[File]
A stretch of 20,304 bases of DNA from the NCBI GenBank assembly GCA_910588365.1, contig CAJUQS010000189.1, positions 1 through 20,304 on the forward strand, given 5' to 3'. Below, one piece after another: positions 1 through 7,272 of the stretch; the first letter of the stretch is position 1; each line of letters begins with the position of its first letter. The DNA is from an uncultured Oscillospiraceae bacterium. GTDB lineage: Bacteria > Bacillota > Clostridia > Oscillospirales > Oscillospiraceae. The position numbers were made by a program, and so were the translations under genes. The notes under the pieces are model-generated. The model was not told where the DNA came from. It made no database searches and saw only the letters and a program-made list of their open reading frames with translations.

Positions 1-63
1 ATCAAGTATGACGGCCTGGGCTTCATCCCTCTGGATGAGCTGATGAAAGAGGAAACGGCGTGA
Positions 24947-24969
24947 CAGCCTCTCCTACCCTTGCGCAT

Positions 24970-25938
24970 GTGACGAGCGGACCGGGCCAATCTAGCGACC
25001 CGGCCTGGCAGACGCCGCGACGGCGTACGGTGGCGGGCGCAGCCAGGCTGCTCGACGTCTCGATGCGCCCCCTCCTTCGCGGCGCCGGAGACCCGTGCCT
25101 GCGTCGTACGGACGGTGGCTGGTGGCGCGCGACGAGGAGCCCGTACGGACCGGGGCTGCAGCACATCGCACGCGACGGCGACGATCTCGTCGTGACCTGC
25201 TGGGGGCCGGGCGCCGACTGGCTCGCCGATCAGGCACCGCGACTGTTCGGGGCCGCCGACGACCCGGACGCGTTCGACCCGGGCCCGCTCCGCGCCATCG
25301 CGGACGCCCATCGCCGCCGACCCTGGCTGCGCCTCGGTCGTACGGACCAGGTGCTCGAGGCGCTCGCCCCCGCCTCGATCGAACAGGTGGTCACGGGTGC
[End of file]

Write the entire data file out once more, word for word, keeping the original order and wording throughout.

A stretch of 20,304 bases of DNA from the NCBI GenBank assembly GCA_910588365.1, contig CAJUQS010000189.1, positions 1 through 20,304 on the forward strand, given 5' to 3'. Below, one piece after another: positions 1 through 7,272 of the stretch; the first letter of the stretch is position 1; each line of letters begins with the position of its first letter. The DNA is from an uncultured Oscillospiraceae bacterium. GTDB lineage: Bacteria > Bacillota > Clostridia > Oscillospirales > Oscillospiraceae. The position numbers were made by a program, and so were the translations under genes. The notes under the pieces are model-generated. The model was not told where the DNA came from. It made no database searches and saw only the letters and a program-made list of their open reading frames with translations.

Positions 1-63
1 ATCAAGTATGACGGCCTGGGCTTCATCCCTCTGGATGAGCTGATGAAAGAGGAAACGGCGTGA
Positions 24947-24969
24947 CAGCCTCTCCTACCCTTGCGCAT

Positions 24970-25938
24970 GTGACGAGCGGACCGGGCCAATCTAGCGACC
25001 CGGCCTGGCAGACGCCGCGACGGCGTACGGTGGCGGGCGCAGCCAGGCTGCTCGACGTCTCGATGCGCCCCCTCCTTCGCGGCGCCGGAGACCCGTGCCT
25101 GCGTCGTACGGACGGTGGCTGGTGGCGCGCGACGAGGAGCCCGTACGGACCGGGGCTGCAGCACATCGCACGCGACGGCGACGATCTCGTCGTGACCTGC
25201 TGGGGGCCGGGCGCCGACTGGCTCGCCGATCAGGCACCGCGACTGTTCGGGGCCGCCGACGACCCGGACGCGTTCGACCCGGGCCCGCTCCGCGCCATCG
25301 CGGACGCCCATCGCCGCCGACCCTGGCTGCGCCTCGGTCGTACGGACCAGGTGCTCGAGGCGCTCGCCCCCGCCTCGATCGAACAGGTGGTCACGGGTGC